The cost of transportation, facilities, technology and athletics for the Roslyn School District is projected to increase by less than 3 percent in the next school year, district officials said at Thursday’s Board of Education meeting.
Overall, the preliminary budget currently sits at $113.3 million, a slight reduction from the $113.5 million that Joseph Dragone, the district’s assistant superintendent for business and administration, first presented last month.
Much of the decrease is due to confirmation of upcoming retirements, which often lead to lower salaried replacements, Dragone said.
Transportation Supervisor David Shoob proposed a transportation budget of $1.59 million, an increase of 2.27 percent from the current year’s.
The majority of that money is dedicated to salaries and transportation for students in special education programs, Shoob said.
The proposed budget also accommodates for three new vans and two new large busses to replace five current vehicles, the oldest of which are from 2002.
The technology budget is currently set to increase by 2.18 percent to total $3.12 million, said Jason Lopez, assistant to the superintendent for technology and security infrastructure.
The budget difference accounts for savings on costs such as postage and replacing Dell computers, a project that is now complete, Lopez said.
New costs include additional software, paper and toner and travel expenses for Lopez to attend a Consumer Technology Association conference in Las Vegas.
Recent achievements in Lopez’s department have included the installation of security film in doors windows and computer labs updates, Lopez said.
The technology team has also enjoyed success with using the Google Suite, which includes the integration of Google Drive and Chromebooks into classrooms, he said.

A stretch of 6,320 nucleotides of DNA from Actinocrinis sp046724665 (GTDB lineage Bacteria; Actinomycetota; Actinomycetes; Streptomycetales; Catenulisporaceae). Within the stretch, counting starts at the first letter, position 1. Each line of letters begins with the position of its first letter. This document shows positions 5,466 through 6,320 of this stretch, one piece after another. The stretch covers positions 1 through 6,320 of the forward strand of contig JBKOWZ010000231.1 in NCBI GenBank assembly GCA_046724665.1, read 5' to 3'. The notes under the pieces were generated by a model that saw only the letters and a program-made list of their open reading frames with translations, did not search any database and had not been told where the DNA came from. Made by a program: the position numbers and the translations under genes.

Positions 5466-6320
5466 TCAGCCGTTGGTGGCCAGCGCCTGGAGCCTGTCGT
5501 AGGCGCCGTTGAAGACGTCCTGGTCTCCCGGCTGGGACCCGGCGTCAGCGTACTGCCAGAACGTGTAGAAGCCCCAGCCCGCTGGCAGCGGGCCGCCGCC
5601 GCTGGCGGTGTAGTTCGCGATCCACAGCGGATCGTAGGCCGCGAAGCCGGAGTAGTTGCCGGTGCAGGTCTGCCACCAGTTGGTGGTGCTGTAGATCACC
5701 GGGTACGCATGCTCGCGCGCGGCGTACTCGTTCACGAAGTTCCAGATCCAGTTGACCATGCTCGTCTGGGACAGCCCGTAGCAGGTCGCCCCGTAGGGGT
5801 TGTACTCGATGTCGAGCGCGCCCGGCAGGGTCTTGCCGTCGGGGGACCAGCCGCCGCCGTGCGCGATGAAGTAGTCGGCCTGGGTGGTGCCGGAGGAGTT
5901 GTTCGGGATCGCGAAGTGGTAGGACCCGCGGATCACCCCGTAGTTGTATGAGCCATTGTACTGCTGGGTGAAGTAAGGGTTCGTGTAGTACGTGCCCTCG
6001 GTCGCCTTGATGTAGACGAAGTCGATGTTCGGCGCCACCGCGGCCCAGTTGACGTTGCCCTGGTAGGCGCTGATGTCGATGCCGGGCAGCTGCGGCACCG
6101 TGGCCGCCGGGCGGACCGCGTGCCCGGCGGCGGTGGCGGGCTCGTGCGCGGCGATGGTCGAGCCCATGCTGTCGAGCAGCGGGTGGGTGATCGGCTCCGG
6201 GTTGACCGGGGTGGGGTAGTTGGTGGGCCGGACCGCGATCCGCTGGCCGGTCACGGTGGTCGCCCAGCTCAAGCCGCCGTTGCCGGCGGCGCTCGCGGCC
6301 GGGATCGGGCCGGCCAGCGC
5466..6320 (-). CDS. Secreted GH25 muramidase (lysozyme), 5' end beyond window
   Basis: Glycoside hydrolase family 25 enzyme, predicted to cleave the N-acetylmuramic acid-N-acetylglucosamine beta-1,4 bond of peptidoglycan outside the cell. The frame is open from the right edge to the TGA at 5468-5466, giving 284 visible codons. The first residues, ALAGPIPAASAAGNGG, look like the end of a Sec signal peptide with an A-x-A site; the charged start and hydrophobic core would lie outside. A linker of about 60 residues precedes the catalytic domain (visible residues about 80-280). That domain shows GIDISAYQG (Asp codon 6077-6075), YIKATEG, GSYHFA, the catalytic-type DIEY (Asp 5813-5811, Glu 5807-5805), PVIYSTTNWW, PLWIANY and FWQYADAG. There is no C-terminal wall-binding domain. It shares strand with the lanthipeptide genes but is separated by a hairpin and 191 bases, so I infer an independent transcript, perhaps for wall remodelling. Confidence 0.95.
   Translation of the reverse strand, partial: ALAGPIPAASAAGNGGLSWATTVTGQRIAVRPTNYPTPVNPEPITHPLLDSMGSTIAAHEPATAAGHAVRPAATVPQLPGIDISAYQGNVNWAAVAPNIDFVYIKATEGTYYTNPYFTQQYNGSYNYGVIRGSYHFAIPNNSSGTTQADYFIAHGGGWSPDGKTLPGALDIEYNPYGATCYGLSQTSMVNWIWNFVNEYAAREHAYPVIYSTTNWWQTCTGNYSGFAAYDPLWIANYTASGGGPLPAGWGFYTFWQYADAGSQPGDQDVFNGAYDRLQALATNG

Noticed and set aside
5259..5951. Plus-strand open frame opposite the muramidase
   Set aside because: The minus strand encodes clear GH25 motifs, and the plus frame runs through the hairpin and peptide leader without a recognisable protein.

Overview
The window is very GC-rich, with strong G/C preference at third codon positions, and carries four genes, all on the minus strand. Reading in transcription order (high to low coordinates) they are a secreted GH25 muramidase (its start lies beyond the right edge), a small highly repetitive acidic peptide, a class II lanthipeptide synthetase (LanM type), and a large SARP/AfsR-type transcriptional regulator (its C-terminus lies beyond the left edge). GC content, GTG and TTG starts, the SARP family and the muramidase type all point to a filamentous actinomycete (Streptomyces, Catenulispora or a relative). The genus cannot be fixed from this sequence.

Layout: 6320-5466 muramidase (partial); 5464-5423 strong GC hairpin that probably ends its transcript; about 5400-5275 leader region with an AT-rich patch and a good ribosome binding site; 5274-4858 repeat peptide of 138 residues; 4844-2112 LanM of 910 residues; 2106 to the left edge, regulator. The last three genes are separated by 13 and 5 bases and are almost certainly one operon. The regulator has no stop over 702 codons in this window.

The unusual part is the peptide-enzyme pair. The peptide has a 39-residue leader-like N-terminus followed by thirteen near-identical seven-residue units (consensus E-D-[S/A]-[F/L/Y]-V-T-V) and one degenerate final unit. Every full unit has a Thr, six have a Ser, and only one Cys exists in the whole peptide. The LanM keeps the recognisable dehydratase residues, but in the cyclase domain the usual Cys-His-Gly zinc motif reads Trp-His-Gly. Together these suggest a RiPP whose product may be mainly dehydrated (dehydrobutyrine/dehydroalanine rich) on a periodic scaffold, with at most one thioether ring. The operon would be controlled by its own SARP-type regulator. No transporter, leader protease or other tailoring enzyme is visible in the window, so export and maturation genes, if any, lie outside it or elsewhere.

“You brought us into the 21st century, and now you’re taking us beyond,” Board of Education President Meryl Waxman Ben-Levy told Lopez.
The physical education, athletics and health budget should include equipment upgrades, for a total budget of $1.41 million, a 2.67% increase from the current year, said the department’s director Michael Brostowski.
“What that will do is allow me to strengthen and build and maintain the programs that we have and support our coaches and resources with additional resources,” he said.
New treadmills would account for a large portion of a $10,900 increase in equipment expenses, Brostowski said.
Enrollment in yoga, CrossFit and dance physical education classes is up for the 2019-20 school year, he said, with CrossFit’s enrollment more than tripling from 39 students to 121.
The facilities budget also has a proposed increase of less than 3 percent, said Thomas Szajkowski, assistant to the superintendent for administration and special projects.
His proposed budget totals $3,106,752, a 2.42 percent increase from this year.
Twenty-seven percent of the facilities budget would go to electricity, Szajkowski said.
Building repairs will primarily be done in school gyms, and the cost in that category will increase by $28,200, he said.
The district will also be purchasing new tools, which is projected to cost an extra $13,115.
The budget will be adopted at the Board of Education’s April 16 meeting.
There will be a final budget hearing on May 9 and a vote May 21.
The April 4 Board of Education meeting will include presentations on pupil personnel services and special education, enrollment and staffing and salaries and benefits. At the following meeting on April 16, Dragone will present on revenue and the tax levy.